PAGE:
The Terrorist Factory

Nicholas Powers Nov 17, 2010

Illustration: ELVIS BAKAITISHe’s a manipulator. He’s a con artist. This is a damn bad motion picture,” said Alicia McWilliams-McCollum on an Oct. 6 episode of Democracy Now!. She shot a hard glare over her glasses. “They should be ashamed of theirself.”

The con artist was informant Shahed Hussain, a Pakistani caught in an illegal license scam by the FBI and given amnesty in exchange for spying on American-Muslims. The “bad motion picture” was a terrorist plot he created by luring poor, angry men into acts of violence with promises of money. McCollum’s nephew David Williams was one of the Newburgh Four, a group who plotted to blow up synagogues and shoot down planes. His brother Lord, 20, was dying of liver disease and the family could not afford surgery, so Hussain offered Williams $25,000.

The story is repeated in other domestic terrorism cases. The informants flash folds of cash to desperate men, stoke their rage with the language of jihad and lead them into the crosshairs of the police. Instead of catching criminals they are creating them. The FBI has become a Terrorist Factory.

McCollum was right in calling it a “bad motion picture” because like a film the men were cast into roles they did not write. Centuries before 9/11, the East was a blank canvas for the Western mind. After the prophet Muhammad died in 632 A.D. his armies carried the banner of Islam as far as Southern Europe. He was seen as an evil heretic and the Orient as a mystery. This imagery, based on people’s fear, was used by ambitious kings to rouse religious hatred. In 1095 A.D. Pope Urban II launched the First Crusade, and as sword struck scimitar the myth of the Arab Enemy began.

Each wave of conquest of the East — from the Crusades to the Colonial Era — left racist imagery in its wake. Camels, belly dancers, opium dens, moonlit sand dunes, mummies and magic were stock clichés used to hide their humanity. In the modern era it is the Arab terrorist that has us riveted.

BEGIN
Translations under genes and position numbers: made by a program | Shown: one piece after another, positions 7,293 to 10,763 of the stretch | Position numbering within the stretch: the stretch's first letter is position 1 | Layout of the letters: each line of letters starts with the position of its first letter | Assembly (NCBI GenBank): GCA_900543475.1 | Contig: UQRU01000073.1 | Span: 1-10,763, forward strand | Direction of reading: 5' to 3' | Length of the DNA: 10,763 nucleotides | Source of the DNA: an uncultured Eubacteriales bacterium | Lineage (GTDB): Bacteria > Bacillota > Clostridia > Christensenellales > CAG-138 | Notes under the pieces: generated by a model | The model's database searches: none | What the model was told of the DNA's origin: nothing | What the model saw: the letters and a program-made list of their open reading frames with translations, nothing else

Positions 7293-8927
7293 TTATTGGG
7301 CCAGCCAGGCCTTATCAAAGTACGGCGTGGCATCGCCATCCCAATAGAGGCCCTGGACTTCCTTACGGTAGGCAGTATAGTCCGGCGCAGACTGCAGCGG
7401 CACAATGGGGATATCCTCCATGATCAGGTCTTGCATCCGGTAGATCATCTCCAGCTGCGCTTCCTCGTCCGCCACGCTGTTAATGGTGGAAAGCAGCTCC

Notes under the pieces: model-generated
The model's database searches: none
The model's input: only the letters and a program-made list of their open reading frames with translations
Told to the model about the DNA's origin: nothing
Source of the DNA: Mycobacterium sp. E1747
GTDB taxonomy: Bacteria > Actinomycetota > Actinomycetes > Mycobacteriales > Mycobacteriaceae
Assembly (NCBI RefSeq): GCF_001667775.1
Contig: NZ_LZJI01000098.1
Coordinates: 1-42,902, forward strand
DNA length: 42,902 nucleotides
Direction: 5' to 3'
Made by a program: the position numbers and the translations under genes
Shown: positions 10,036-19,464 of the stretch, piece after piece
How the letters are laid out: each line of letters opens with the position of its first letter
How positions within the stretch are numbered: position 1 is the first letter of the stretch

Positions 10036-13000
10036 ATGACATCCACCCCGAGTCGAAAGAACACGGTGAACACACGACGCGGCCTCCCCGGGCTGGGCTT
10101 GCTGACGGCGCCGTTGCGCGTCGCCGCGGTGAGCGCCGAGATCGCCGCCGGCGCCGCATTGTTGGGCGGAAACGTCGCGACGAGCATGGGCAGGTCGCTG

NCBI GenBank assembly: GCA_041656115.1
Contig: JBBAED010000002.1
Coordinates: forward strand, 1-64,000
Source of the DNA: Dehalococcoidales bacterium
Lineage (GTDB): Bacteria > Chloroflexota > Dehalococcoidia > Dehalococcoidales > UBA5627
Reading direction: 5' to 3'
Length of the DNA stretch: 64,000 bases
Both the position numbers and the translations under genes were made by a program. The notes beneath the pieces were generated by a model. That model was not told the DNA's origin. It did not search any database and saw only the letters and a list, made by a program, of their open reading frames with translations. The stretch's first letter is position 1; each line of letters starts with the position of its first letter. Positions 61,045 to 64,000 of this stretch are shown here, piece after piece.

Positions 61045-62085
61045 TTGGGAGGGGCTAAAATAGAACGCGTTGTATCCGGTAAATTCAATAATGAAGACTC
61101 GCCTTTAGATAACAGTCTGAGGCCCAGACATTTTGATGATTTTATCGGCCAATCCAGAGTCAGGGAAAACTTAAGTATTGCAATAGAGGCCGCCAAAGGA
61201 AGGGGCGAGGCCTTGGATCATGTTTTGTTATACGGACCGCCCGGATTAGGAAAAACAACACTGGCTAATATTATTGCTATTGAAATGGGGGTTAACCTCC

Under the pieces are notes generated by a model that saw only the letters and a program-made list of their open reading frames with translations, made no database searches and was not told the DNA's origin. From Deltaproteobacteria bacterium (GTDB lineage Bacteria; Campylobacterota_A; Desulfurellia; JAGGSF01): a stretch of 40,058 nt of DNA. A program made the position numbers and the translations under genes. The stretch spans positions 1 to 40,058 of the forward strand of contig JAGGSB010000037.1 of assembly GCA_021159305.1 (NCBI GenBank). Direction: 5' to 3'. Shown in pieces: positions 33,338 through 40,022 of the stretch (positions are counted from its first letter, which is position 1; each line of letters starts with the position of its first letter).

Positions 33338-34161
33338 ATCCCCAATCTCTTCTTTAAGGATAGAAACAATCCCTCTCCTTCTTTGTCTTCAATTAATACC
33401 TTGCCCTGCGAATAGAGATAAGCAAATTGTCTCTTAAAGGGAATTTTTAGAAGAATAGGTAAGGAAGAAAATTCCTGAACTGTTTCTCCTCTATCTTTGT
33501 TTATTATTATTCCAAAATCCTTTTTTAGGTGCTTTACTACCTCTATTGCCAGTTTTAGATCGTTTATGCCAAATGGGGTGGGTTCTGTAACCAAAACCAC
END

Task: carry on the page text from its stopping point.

In his documentary film Reel Bad Arabs: How Hollywood Vilifies a People Professor Jack Sheehan traced the image of the wildeyed, bomb-belted, sneaky, bloodthirsty Muslim Arab in Hollywood films. Turning Muslims and Arabs into savages obscures the brutality of Israeli occupation and American war.

After 9/11, we weren’t just consuming images of the Arab enemy — we were projecting it onto every brown face. After the towers fell, Arabs and Southeast Asians were left bloody on the sidewalks in Queens; in the Iraq War men were jailed en masse; and in May 2010 Sen. Lieberman (I-Conn.) introduced The Terrorist Expatriation Act to strip citizenship from anyone suspected of aiding terrorists. The American audience has gone from consuming the narrative of the Enemy Muslim to being consumed by this imagined demon.

In Lenin and Philosophy, Louis Althusser wrote that the goal of ideology is to recreate the conditions of society by shaping the consciousness of individuals to fit a social role. He said that ideology “recruits subjects among the individuals.” But what we’ve seen instead is a “forced recruitment” in which people are transformed against their will into the character of the Enemy Muslim, such as with the Newburgh Four.

Our media, military and criminal justice system are Terrorist Factories manufacturing enemies. In creating evil we also recreate the legitimacy of the state and American innocence. When grim politicians announce a newly “terrorist” foiled plot, they are implicitly saying, “See how we keep you safe?”

But they can’t keep us safe because terrorism is the price of empire, and it’s being paid by our citizens — on Oct. 18 the Newburgh Four were found guilty.

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